It seems clear from the letters introduction and closing that Paul is hoping to establish a relationship with this church as he develops plans to take the gospel further west, into Spain.  And in light of that, it maybe that Paul's purpose in writing this is to make clear to them just what the gospel is that he proclaims.  It is hard to know just what rumours the Roman church have have heard concerning Paul and his teachings, and this letter could serve to alleviate any concerns they might have had in partnering with him, making it clear that the gospel he proclaimed was God given.

Major Themes: Romans has a series of major themes that build on each other: sin, righteousness, sanctification, the Jews, and practical Christianity.

Sin: Sin is the common condition for all of mankind.  Sin starts with a rejection of God and focusing on the creation instead.  It does not matter whether you are a Jew or Gentile, following the Law or conscience.  All of us have sinned and fallen short of what God had planned for us.

Righteousness: As humans we are incapable of being good enough to be considered righteous in God's eyes.  But God has provided us with a way to experience the righteousness that only he can provide.  That righteousness is made available through faith in the death and resurrection of Jesus.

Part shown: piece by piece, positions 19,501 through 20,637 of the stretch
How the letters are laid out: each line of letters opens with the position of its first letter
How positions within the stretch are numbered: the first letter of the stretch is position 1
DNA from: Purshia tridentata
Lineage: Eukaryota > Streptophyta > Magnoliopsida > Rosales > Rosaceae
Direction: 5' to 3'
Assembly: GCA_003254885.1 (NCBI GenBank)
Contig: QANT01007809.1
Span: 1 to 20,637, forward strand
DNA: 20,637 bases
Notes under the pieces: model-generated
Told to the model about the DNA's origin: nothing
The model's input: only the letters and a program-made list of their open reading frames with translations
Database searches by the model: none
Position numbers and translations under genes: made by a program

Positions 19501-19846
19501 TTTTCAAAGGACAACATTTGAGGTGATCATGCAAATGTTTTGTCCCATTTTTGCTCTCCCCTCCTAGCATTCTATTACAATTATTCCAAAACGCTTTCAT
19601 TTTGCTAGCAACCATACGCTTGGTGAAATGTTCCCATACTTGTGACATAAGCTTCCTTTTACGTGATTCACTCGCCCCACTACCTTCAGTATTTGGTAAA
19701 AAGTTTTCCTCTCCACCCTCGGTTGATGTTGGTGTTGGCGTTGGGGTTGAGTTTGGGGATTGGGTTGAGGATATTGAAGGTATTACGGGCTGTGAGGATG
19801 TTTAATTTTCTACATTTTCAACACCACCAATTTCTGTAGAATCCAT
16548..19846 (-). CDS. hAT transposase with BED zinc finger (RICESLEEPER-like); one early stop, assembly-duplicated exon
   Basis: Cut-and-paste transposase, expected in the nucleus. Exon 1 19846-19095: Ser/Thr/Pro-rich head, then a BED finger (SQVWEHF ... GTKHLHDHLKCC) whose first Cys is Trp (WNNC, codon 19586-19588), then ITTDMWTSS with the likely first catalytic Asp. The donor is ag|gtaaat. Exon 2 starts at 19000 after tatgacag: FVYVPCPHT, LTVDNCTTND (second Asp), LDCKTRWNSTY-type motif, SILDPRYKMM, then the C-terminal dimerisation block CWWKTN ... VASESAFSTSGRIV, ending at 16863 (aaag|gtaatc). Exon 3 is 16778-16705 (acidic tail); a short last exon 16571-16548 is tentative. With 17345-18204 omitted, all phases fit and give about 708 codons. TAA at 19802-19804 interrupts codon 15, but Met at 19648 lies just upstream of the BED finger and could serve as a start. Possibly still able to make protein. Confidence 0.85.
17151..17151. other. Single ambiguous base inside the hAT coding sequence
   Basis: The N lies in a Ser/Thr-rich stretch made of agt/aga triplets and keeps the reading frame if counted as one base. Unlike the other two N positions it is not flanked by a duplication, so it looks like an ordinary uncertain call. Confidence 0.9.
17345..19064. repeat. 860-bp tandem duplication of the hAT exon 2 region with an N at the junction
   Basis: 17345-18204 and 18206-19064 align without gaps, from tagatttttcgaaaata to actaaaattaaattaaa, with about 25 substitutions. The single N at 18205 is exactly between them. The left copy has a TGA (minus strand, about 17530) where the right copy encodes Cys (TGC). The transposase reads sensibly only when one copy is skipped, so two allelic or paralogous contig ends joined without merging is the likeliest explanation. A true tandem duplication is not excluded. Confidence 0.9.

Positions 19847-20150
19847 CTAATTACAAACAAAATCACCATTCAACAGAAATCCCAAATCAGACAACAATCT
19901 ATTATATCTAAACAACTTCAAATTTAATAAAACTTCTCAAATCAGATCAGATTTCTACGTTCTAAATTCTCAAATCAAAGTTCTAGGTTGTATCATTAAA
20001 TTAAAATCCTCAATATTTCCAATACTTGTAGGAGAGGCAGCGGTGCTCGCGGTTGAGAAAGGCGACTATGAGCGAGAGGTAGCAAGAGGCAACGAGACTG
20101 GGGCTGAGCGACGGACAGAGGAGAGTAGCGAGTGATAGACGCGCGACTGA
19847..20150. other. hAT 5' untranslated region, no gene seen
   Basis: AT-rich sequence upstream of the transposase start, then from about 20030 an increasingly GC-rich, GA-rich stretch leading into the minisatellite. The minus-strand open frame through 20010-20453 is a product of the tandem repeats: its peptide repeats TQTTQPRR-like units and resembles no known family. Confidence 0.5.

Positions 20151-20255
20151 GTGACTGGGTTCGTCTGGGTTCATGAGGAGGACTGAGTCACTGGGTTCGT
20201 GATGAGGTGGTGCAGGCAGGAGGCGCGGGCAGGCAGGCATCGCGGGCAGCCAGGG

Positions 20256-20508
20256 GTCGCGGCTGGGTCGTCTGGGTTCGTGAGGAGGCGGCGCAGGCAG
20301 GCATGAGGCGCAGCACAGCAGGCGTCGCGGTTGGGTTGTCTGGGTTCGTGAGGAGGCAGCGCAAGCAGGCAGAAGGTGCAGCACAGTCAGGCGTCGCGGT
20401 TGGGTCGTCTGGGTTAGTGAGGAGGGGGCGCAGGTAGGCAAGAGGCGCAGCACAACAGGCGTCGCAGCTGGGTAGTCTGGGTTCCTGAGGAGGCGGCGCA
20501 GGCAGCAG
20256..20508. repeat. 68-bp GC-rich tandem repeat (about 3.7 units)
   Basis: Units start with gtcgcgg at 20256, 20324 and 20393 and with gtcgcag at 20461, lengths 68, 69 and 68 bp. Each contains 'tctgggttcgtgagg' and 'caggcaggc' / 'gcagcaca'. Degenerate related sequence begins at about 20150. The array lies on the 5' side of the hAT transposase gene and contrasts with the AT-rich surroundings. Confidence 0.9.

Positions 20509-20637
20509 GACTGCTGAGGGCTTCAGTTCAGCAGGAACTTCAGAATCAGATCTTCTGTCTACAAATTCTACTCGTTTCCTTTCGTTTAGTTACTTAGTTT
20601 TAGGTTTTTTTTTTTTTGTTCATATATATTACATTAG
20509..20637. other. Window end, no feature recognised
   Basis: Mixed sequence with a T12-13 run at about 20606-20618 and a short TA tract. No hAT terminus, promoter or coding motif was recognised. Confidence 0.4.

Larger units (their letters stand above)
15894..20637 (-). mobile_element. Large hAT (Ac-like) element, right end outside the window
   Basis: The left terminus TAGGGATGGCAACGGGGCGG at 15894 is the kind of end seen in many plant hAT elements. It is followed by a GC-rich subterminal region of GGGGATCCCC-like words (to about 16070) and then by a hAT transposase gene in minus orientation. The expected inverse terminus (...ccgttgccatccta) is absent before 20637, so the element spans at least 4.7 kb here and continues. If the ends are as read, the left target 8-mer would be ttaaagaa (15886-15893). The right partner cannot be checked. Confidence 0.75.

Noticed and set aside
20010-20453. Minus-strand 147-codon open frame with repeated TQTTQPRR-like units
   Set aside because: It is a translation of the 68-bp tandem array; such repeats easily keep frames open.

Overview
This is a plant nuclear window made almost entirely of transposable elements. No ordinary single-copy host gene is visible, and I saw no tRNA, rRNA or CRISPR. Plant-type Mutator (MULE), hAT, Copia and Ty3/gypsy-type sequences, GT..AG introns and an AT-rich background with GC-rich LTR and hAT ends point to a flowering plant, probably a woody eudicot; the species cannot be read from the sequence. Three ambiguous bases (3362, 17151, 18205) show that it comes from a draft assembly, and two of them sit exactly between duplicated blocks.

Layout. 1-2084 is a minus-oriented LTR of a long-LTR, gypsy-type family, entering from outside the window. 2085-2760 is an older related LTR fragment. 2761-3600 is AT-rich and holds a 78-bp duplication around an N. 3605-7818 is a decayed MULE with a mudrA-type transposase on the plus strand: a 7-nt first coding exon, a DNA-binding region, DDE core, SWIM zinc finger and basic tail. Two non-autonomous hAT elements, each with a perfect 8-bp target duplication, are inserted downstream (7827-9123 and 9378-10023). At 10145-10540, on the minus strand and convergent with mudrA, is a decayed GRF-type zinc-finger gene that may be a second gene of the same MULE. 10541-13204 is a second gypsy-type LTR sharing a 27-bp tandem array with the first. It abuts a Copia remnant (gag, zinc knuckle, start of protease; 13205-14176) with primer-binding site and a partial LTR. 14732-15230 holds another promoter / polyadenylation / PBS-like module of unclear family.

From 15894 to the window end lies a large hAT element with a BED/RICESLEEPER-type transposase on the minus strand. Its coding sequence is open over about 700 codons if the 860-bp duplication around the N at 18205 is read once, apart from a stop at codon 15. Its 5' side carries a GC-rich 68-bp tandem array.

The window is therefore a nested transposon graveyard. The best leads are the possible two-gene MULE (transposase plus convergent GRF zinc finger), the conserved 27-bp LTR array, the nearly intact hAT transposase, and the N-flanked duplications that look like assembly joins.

Sanctification: Because of our new identity in Jesus, we have died to sin and been resurrected into a new life.  This life is one that is lived under the control of the Holy Spirit, a life that has no place for sin, but rather is dedicated to God.

The Jews: In turning to the Gentiles, did God reject the Jewish people?  He did not!  While most of them have turned from God, there is still a remnant that are faithful, and God's purpose for them will be accomplished.

Practical Christianity: As followers of Christ we should be transformed, not conforming to the standards of the world around us, but rather serving in the kingdom of God while being good citizens of the earthly kingdom we find ourselves in.  As members together of the body of Christ we should love each other and help those who are weaker and struggling in their faith or life.